WASHINGTON, May 27 (UPI) -- When Uncle Sam picked a fight with the radical Shiite cleric Moqtada Sadr, the powers that be must have imagined it would be a quick fight. A rapid knockout in the first round after a few punches thrown in for effect. That would have been a welcome victory at a time when something positive was badly needed to counter the daily downbeat news emerging from Iraq.
Sadr junior, only 25-years-old, -- a super lightweight -- would be knocked flat to the mat in no time. The radical Shiite cleric should have been no match for the super-heavyweight, the 228-year-old, only remaining world super power, armed with far superior firepower. But politics in the Middle East are deceiving; they are never what they first appear to be. The reality is always far more complicated, and the outcomes of Mideast ventures -- particularly non-clearly defined military undertakings -- are never certain.
Uncle Sam did not realize that although Sadr was young, largely inexperienced -- he is not even an ayatollah -- and his followers numbered only in the mere hundreds, he was playing on the immense popularity of his deceased father.
The elder Sadr, Grand Ayatollah Mohammed Sadiq Sadr, was assassinated in Najaf in 1999, along with his two sons. It is widely believed that Saddam Hussein had ordered the killings.
As a result of his father's (and brothers') "martyrdom," young Moqtada has benefited in his position in Iraq's Shiite community. "That status confers considerable legitimacy upon the son," said Youssef M. Ibrahim, a former Middle East correspondent for the New York Times and energy editor of the Wall Street Journal.
Despite his low ranking in the clerical hierarchy, Sadr, riding on the tails of his father's accomplishments, has commanded a greater following than was expected. He surprised the U.S. administration in Iraq, which upon issuance of a warrant for his arrest and the shutting down of al-Hawza, his magazine, must have believed that taking him into custody would be easily achieved.
In fact, the firebrand cleric accomplished something that took the United States and many others completely by surprise. Not only did his feisty resistance to the U.S. attempt to apprehend him fail, but also Sadr succeeded in rallying Sunni Muslims to his Shiite-led insurgency, a first in the usually sectarian-fractured Iraq.
What the U.S.-led Coalition Provisional Authority in Iraq hoped would be a quick clean fight has instead turned into an ugly series of battles, at times quite fierce. American forces having now been engaged in clashes with Sadr's Mehdi Army for over a month in a number of cities across the country, and still see no sight of closure to this debacle.
To date, about a thousand Iraqis have been killed as well as scores of U.S. soldiers and Marines as a direct result of the Sadr affair. And the fighting in the holy city of Najaf has partially damaged one of the sacred mosques. These are incidents that the Shiites in Iraq are not about to forget. Memories in this part of the world tend to carry.
Under pressure from Grand Ayatollah Ali Sistani, the prominent Shiite religious authority in the country, as well as from other leaders to defuse the situation, Sadr offered Thursday to order the withdrawal of his troops from Najaf, but on condition the United States does the same.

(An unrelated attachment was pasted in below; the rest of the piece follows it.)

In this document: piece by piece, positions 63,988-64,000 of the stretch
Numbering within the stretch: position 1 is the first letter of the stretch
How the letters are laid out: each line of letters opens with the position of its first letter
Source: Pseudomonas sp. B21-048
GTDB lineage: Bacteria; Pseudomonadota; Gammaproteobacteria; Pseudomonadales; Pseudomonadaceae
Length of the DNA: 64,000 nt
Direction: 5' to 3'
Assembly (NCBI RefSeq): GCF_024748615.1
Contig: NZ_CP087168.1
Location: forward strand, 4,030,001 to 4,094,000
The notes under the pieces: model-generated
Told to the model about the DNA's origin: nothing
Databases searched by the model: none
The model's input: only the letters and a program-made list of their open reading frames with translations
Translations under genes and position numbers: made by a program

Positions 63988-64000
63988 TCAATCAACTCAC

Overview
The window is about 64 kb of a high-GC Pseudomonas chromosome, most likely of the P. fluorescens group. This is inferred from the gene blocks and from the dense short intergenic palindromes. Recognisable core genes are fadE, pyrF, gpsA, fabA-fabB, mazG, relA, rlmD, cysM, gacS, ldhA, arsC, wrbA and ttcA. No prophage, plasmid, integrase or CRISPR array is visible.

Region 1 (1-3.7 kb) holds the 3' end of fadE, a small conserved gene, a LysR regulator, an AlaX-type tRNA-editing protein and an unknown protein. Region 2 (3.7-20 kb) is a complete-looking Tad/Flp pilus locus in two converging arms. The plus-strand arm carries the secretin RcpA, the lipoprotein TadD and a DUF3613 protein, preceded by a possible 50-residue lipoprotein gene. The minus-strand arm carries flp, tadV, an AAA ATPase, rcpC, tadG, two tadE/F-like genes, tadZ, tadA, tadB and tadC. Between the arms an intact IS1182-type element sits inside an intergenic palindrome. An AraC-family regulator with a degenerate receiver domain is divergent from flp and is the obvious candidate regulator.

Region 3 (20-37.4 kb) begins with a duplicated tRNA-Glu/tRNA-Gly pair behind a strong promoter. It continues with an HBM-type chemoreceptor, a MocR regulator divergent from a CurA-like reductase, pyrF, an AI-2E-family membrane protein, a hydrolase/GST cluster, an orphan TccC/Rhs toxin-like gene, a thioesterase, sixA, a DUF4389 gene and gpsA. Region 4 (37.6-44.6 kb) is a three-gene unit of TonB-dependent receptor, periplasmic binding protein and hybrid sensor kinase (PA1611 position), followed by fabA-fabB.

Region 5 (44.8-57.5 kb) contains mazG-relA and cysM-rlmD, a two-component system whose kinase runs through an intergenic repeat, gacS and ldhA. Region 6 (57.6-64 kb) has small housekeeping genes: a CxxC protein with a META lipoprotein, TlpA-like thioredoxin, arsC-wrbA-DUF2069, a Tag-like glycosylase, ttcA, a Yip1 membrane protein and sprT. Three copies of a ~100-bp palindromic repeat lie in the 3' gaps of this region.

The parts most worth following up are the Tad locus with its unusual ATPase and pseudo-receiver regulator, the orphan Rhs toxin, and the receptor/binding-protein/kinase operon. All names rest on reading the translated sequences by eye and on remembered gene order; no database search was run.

Sadr demanded that an Iraq-led security force police Najaf after the mutual pullout. The plan has been approved by the U.S.-led coalition, "in principle." Agreeing to a cease-fire and to conditions demanded by Sadr is quite a departure from earlier American demands that he be taken "dead or alive."
One gigantic miscalculation on the Americans' part in their dealing with Sadr was in believing that he would be left alone in the fight. This is not the way the Shiite community behaves. History has shown that they traditionally stand by each other, despite their differences.
Sadr is not just a firebrand cleric. "He has an audience growing by the day as Americans continue attacking him and the holy Shiite cities of Najaf and Karbala," stated Ibrahim, the former New York Times correspondent, who has spent considerable time in the Middle East. "Millions of Shiites are watching that mayhem."
Besides Sadr's followers and those watching from the sidelines in Iraq -- a country of nearly 25 million, of which 60 percent are Shiite -- 65 million more Shiites in neighboring Iran are keeping a very close eye on developments in Iraq.
According to a number of observers in the area, Iran is widely believed to be playing an active role in financing and arming Sadr and his Mehdi Army. Some analysts believe Iran has dispatched hundreds of intelligence agents to Iraq.
Additionally, Lebanon has about one million Shiites. Hezbollah, the Iranian-backed militia, last week called for a show of force, asking for 100,000 "death volunteers" to march in a show of solidarity with their coreligionists in Iraq, clad in white death shrouds.
Those -- as well as the Shiite minorities in Pakistan, Bahrain and Saudi Arabia's oil-rich eastern provinces -- are forces not to be ignored.
Much as Sunni volunteers flocked to Afghanistan to fight the Soviet invader in the 1980s, so too, could the United States find itself suddenly facing thousands of Shiites, ready to support a hothead young cleric who should have not lasted more than one round.
(Comments may be sent to Claude@upi.com.)